You and your spouse may not have children at the moment. Without children, you might decide there is no need for a will since your spouse will automatically inherit your estate. While this may be the case, there are still important reasons to write out a will even if you do not have children yet.
For one thing, you can spell out that your estate will pass on to your spouse in your will. This could avoid any delays in your spouse receiving your assets, plus you may ensure that all of your assets will go to your loved one.
You may help your parents
In the event both you and your spouse die at the same time, the state may pass on your assets to your parents. This might be a problem if your parents have undergone disability planning that would allow them to receive Medicaid. If your parents suddenly come into an inheritance, it could raise their asset level above Medicaid eligibility limits.
With a will, you could specify what your parents receive. Instead of taking your assets directly, you could mandate that your assets go into a trust with your parents as beneficiaries. Setting up a trust could avoid problems with your parents’ eligibility for government benefits.
You can choose your heirs
In the event your spouse or your parents are no longer alive to receive your assets, a court could pass your estate to other relatives such as your siblings or your nieces and nephews. However, you might not want certain family members to receive your property. It may not be personal, but you just do not have close contact with specific relatives and do not know them well.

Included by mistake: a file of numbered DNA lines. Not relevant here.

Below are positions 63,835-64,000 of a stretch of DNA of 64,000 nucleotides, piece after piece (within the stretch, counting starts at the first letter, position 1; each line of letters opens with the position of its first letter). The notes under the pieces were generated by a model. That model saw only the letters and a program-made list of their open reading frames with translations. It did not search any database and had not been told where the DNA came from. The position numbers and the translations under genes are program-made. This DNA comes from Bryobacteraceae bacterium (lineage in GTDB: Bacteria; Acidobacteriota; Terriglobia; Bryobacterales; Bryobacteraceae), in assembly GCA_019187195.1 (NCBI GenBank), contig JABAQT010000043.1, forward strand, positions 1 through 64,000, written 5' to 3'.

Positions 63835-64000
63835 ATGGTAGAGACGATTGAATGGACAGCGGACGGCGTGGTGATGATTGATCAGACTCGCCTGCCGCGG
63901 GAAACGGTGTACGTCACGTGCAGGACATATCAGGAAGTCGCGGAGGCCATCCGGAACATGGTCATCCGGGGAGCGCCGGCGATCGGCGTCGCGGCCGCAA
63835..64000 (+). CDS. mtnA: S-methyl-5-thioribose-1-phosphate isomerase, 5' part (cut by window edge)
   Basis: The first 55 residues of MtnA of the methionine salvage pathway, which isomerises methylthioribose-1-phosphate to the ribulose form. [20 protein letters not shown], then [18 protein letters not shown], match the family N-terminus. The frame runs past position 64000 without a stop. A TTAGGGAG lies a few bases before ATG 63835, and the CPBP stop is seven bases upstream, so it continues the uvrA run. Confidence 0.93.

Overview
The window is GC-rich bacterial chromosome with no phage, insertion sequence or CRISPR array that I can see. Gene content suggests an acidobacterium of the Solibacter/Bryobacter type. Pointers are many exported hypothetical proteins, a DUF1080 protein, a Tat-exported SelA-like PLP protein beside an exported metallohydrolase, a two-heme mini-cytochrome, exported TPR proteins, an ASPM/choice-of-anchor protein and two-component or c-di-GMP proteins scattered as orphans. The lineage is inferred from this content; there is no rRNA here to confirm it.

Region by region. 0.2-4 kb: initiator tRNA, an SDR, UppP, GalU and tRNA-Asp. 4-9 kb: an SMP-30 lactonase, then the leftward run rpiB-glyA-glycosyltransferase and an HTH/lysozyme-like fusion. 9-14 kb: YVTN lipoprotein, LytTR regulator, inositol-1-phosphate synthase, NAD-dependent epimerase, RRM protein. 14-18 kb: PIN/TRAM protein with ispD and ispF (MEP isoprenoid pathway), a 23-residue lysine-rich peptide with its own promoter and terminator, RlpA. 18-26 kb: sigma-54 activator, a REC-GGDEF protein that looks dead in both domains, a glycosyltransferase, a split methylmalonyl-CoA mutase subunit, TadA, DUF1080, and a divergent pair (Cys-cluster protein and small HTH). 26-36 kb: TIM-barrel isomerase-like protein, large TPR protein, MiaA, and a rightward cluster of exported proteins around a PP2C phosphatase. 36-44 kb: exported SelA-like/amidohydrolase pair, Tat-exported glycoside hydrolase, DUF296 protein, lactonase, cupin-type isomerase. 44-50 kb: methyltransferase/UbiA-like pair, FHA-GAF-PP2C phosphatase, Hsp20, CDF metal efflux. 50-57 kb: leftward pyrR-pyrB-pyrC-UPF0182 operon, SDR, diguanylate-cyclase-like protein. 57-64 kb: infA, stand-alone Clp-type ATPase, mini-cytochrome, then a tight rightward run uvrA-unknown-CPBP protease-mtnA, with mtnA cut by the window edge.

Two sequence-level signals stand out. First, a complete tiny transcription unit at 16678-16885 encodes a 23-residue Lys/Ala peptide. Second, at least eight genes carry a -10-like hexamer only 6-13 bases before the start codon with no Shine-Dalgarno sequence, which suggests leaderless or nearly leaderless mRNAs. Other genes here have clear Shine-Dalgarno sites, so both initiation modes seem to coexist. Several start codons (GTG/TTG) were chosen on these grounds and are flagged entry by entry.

If you have certain relatives in mind that you want to inherit or some family members that you do not want to inherit from you, writing out a will allows you to specify your heirs. You might also spare your relatives a court battle over your estate if one or more family members contests for inheritance.
It may prepare you for having children
Writing out a will may also help you for the day you do have children. Starting on your will can be like an ice breaker when it comes to your estate plans. You have become familiar with how to write a legally binding will, so if a child is on the way, you can change your will to include your new son or daughter in your inheritance plans.